George Voinovich’s support began in 1975 when then Representative Voinovich, voted for the creation of Martin Luther King Jr. Day in Ohio; it became a state holiday more than eight years prior to the federal holiday. Further, in 1981, Mayor Voinovich supported the development of the Annual Commemoration in honor of MLK, an event that is celebrated to this day (MLK Jr. Holiday Commission’s 8th Annual Commemoration, 1.14.1993). Each year, Mayor Voinovich played an active role in ensuring the celebration was a success. Voinovich spoke at the various events regularly to encourage others to heed the call of MLK and his use of civil disobedience, and Voinovich encouraged other cities to celebrate Dr. King’s Holiday while President of the National League of Cities (Commemoration of Dr. MLK Day, 1.18.1986). It was through this work that Senator Voinovich was honored in 1989 with the Distinguished Service Award by the Martin Luther King Jr. Center for Nonviolent Social Change (MLK Jr. Holiday Commission’s 8th Annual Commemoration, 1.14.1993).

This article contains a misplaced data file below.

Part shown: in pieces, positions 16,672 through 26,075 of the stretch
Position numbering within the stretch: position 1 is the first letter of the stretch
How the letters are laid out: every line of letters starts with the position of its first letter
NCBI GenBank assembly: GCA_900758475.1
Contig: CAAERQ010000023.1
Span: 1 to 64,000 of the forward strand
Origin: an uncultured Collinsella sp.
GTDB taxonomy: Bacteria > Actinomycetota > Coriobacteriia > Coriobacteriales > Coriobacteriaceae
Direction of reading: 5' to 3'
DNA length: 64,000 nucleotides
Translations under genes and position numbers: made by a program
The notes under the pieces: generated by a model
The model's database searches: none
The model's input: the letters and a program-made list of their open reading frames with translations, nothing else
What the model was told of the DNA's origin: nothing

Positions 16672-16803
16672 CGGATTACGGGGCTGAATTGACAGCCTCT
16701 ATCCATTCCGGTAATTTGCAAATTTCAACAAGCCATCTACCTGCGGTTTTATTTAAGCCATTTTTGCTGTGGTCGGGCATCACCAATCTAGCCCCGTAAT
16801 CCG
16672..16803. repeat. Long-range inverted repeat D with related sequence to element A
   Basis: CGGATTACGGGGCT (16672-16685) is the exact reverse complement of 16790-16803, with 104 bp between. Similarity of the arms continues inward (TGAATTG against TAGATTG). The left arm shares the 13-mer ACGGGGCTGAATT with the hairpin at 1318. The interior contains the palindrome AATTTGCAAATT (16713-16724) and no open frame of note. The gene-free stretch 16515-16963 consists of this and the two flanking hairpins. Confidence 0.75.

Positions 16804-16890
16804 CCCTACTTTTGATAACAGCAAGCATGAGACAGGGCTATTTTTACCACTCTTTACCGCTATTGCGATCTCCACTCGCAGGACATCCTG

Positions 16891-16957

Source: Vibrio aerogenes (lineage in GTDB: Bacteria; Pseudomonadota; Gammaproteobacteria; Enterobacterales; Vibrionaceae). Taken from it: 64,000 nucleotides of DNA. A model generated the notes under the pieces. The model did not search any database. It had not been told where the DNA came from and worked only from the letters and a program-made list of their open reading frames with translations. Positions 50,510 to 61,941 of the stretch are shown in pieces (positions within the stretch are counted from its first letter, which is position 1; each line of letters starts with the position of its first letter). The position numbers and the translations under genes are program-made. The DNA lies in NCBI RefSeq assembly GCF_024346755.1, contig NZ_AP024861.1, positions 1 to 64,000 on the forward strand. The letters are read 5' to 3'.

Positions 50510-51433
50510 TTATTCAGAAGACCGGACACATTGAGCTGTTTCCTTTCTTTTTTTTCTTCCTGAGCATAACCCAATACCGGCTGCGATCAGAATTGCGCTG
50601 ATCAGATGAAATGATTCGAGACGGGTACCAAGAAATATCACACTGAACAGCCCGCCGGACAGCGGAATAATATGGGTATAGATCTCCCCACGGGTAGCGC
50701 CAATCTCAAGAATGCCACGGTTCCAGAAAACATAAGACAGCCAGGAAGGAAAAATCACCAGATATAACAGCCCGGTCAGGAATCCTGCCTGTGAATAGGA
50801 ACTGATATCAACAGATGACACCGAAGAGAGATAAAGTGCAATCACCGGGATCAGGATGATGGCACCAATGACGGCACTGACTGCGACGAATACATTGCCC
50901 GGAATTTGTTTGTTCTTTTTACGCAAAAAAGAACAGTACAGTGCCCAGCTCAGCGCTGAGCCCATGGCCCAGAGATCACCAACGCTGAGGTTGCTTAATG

Senator Voinovich continually reiterated that while the United States had made major and important changes, the work was never fully complete. He expressed in a speech given at a Cleveland Baptist Church in 1989, “In spite of great progress in certain areas, his work is not done, and if we are honest, it will never be done. There will always be something more we can do” (Community Worship, 1.16.1989). Voinovich continued his work as governor with the 1992 Governor’s Challenge Conference, which focused on being proactive in the civil rights area, equal treatment for all, and addressing the riots that were occurring in other cities at the time. Governor Voinovich addressed the many improvements that had taken place in Ohio, such as the Cleveland Roundtable, race relations training for business leaders, updated police training for community engagement, as well as goals to increase diversity in city departments. Governor Voinovich also created the Ohio Family and Children First initiative to encourage equality at the beginning stages of life and education. His work was substantial enough that Dr. King’s widow, Mrs. Coretta Scott King, attended and spoke to gathered Ohio representatives at this conference to reiterate the goals of MLK and encourage them to follow his legacy (Governor’s Challenge Conference, 6.2.1992).